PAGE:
Bloated Star (4/18/04) Hello, <Steve Allen tonight>   I have a red general starfish.. I have had him/her since December ... After doing a water change last night, I noticed something strange today when I woke up... I called the fish store where we always buy our friends.. and they were stumped!  My starfish looks BLOATED!!!!  So bloated that it looks like his "flesh in pulling apart"... I am frustrated.. everything is fine in the tank.. ammonia is 0 same with nitrates, nitrites, phosphorus is fine, salinity is 1.021 (same as it has been since I set the tank up in November)..<Stars will be healthier if kept closer to the salinity of real ocean water -- 1.024 range> I currently have a 55 gallon with 2 clowns and 1 chocolate chip star..( whom has been curled up all day)  I am very worried... can you help me? Andrea <Echinoderms are sensitive to sudden changes in water conditions, especially pH and SG. How do you measure your salinity? Those cheap plastic meters are notoriously inaccurate. Also, do you check the pH of the change water? The most likely thing her is some sort of imbalance or toxicity. Check your other parameters (ammonia, etc.) too. It's hard to think of another cause for this bloating if the entire star is swollen. It does not sound as if the CC star is very healthy either. Make sure conditions in the tank are stable. Consider another water change to maintain same pH and increase SG slightly to 1.022. Go slow with changes and make sure you are using an accurate tool. Take some water that you think is 1.021 to your LFS and have them check it with a hydrometer if you're not already using one. Hope this helps.>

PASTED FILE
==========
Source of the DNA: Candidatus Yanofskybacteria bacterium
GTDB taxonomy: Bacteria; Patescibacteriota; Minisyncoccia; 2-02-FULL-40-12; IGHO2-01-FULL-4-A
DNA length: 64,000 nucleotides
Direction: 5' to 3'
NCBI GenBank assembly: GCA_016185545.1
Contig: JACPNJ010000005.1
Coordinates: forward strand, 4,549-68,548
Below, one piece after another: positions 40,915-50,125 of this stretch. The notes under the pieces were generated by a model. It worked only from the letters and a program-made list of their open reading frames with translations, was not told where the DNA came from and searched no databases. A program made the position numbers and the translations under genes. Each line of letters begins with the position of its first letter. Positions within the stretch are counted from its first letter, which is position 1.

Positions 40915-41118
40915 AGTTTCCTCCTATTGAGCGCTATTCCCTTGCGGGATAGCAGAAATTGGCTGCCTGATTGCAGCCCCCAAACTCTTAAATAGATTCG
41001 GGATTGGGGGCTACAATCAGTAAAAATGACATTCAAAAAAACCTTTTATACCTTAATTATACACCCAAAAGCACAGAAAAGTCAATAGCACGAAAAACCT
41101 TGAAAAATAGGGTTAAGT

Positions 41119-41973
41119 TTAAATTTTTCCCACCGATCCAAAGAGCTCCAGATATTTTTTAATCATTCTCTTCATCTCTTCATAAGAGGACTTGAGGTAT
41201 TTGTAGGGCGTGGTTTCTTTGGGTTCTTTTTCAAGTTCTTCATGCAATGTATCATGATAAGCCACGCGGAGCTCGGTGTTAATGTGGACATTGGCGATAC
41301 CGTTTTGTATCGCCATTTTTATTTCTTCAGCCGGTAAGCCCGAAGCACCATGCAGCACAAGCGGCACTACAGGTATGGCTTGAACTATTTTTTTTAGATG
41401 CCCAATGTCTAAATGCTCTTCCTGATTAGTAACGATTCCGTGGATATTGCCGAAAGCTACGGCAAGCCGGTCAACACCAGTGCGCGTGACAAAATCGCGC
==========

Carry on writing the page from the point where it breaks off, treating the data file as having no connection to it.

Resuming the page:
Falling Stars?  Hi,  <Hi there- Scott F. at the keyboard today!>  I have a 55 gallon aquarium that has been running for about three months. It is completely cycled, very little nitrates, no ammonia, nitrites, copper, salinity at 22. It is occupied by Bar gobies, Chromis, Horseshoe crab, and one Damsel. My water is resin filtered. I bought one Chocolate chip star and he seemed fine for about a month. I had a sudden temperature drop from 78 to 70 degrees and he died. I assumed this was the reason.  <Well, it certainly could have contributed...Dramatic environmental shifts are not well-tolerated by these animals>  I bought a second one, and it was only active for a brief period and then stayed in one place. After a few days, it died. I had the water retested and found that the PH had dropped to 8.0 and the Phosphates were high ( I hadn't been checking them before). I have other friends with thriving star fish at 22 salinity, so I didn't consider that to be a problem.  <In and of themselves, these factor are not problematic...But when you experience a sudden shift, it becomes a problem...>  Question: Could the rise of phosphates kill a starfish that quick? or is there some other unknown substance lurking in my water?  <I doubt that the phosphates could do it, but the rapid changes in the environment could...Stability is very important. And, yes, there could be some pathogen or other toxin at work in the tank.>  There is no algae to speak of growing except some diatom which is receding after I treated for phosphates, I feed the fish brine shrimp with Spirulina everyday mostly, the star would have eaten that mostly. Did it simply starve to death? Thank you. Randy  <That would take a rather long time. I think what you're seeing is a reaction to unstable environmental factors, possibly combined with some other problems. My thoughts for future prevention would include careful selection of very healthy animals at the dealer, combined with initial quarantine and environmental stability. Continued use of activated carbon and/or Poly Filter, as well as frequent small water changes, aggressive protein skimming, and continued good feeding practices. In the end, this should do the trick...Keep up good husbandry practices, and I'm sure that your luck will improve! Regards, Scott F>